Reformed Exclusivism

How do the various claims to truth of world religions relate to one another? Further, how should Christians think of salvation for those who have never heard? The traditional distinction to answer this question breaks into three categories:

  1. Exclusivism: Jesus is the only Savior of the world, and one must believe God’s special revelation culminating in the gospel of Christ to be saved.
  2. Inclusivism: Jesus is the only Savior of the world, but one does not have to believe the gospel to be saved.
  3. Pluralism: All paths are valid and lead to God.

Andy Naselli points to Christopher W. Morgan’s “Inclusivisms and Exclusivisms” in Faith Comes by Hearing: A Response to Inclusivism (WTS books). Morgan drills down into these categories, and notes that while most theologians still operate within these traditional sectors as a framework, in reality there are nine discernible categories:

  1. Church exclusivism: No, outside the church there is no salvation.
  2. Gospel exclusivism: No, they must hear the gospel and trust Christ to be saved.
  3. Special revelation exclusivism: No, they must hear the gospel and trust Christ to be saved, unless God chooses to send them special revelation in an extraordinary way—by a dream, vision, miracle, or angelic message.
  4. Agnosticism: We cannot know.*
  5. Continue reading

A Short Biography of Gisbertus Voetius (1589 – 1676)

Gijsbert Voet (English – Gilbert Foot) not only overlapped with Herman Witsius (1636 – 1708) for 40 odd years, but he was an important subject in the Dutch Reformed world in which Witsius lived and breathed. Not only was Witsius heavily influenced by Voetius, but Witsius’ own work was – in a sense – an attempt to reconcile the best of Voetius and Johannes Cocceius and their respective methodologies. Any careful study into Witsius must grapple with Gijsbert Voet, and hopefully the following biography presents a clear albeit brief look into this important Dutch father.

Biography of Voetius
Born in the small fortified city of Heusden as the son of Paulus Voet and Maria de Jongeling, Gisbertus (or Gijsbert) Voetius’s early years were dominated by the experience of war. Heusden was on the front line in both a military and a religious sense, as it was situated on the southern bank of the river Meuse that would later form the borderline dividing Catholic and Protestant parts of the country. Voetius’s relatives were directly involved in the conflict with Spain. Grandfather Nicolaas Dirkszoon Voet, heir to a Westphalian noble family, died in prison in ’s Hertogenbosch where he was kept on account of his support of William the Silent. Several members of Gijsbert’s mother’s family would flee the city, leaving all their possessions behind in order to accompany the Prince of Orange to Breda. Voetius’s father meanwhile saw his own property being demolished in the rampage around Heusden. Having joined the State militias for a second time in 1592, he was killed in the siege of Bredevoort in 1597, leaving behind the sickly Maria with four children. Continue reading at Witsius On the Web…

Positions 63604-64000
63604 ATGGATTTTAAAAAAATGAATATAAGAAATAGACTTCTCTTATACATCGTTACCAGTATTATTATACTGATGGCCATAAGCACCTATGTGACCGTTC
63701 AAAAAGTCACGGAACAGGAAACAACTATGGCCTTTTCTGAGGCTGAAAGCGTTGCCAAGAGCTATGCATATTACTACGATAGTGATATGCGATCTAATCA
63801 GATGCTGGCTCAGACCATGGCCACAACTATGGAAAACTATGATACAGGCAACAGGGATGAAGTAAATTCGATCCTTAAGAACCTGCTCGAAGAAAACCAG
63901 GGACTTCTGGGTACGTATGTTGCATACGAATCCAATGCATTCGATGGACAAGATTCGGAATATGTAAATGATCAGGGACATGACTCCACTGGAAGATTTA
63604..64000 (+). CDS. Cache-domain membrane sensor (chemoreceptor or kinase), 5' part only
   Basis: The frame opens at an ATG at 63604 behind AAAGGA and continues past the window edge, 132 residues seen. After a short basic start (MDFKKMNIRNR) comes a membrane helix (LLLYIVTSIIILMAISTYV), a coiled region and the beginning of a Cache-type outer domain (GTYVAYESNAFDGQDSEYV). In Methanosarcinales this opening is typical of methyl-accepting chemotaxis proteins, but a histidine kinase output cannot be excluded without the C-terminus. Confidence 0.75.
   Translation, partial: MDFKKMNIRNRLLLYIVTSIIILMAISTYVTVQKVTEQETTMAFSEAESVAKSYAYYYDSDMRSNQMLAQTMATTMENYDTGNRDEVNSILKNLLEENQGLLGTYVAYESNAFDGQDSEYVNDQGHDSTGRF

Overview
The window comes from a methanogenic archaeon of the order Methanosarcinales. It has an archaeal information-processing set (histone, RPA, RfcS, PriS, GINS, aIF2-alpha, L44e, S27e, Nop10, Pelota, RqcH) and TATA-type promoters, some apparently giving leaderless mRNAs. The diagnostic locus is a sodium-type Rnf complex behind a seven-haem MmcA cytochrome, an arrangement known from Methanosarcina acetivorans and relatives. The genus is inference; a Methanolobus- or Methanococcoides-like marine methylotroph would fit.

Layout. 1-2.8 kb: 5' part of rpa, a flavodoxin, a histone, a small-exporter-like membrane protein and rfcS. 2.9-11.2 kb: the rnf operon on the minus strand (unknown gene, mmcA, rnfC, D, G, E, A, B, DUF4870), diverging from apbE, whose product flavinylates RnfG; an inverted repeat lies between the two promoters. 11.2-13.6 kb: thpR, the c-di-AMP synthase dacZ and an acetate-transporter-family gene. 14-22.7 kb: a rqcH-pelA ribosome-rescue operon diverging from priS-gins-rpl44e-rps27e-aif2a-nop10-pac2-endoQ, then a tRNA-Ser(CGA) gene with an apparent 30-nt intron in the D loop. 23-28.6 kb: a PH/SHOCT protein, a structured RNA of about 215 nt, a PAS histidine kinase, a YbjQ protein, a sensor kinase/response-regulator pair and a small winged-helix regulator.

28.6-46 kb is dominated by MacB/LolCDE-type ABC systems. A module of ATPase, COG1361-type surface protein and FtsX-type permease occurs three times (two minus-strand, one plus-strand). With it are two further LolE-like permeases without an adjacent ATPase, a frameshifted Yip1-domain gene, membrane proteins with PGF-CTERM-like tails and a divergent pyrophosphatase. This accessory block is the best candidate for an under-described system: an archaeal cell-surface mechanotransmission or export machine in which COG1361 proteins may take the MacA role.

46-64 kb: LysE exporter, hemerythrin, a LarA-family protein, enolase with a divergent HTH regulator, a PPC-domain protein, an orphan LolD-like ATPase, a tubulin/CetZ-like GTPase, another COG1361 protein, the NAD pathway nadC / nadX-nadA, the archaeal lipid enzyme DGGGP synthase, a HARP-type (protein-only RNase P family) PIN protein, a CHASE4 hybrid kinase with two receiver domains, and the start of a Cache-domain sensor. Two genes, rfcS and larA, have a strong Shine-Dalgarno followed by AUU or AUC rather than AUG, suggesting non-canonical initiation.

Liberal, ahistorical Scholastics?

Leithart comments:

In a Mars Hill Audio interview, Ellen Charry observes that the Protestant theologians of the seventeenth century, even before the Enlightenment, had a tendency to detach truth from historical reference. The truth of theology was seen in the coherence of the system of truth found in Scripture, rather than a truth of reference to historical events.

Charry’s comment was a passing one, no doubt a drastic oversimplification. Protestant scholastics, after all, defended the historical reliability of Scripture as well as its systematic coherence. But, the comment seems worthy of investigation, since it might provide a historical link between Protestant scholasticism and the development of liberal theology.

Maybe there is some truth to this claim, especially since “the Protestant theologians of the seventeenth century” (no reference to confessional position, orthodoxy, etc.) is a pretty wide generalization. I didn’t listen to the interview, and like Leithart noted, it was a passing comment.

That said, there are important nuances to this idea. If by “Protestant theologians of the seventeenth century” one is referring to Reformed Scholastics like Cocceius, Voetius, Brakel, Turretin, Owen, or Witsius, then qualifications should be noted. These qualifications follow in patterns that we, and Charry?, may not quickly set upon. First, the scholastics (and Protestant scholastic era) were some of the best with historically-referent theology, and secondly, despite their connections with history, some of these theologians were quickest into the liberal slide. Continue reading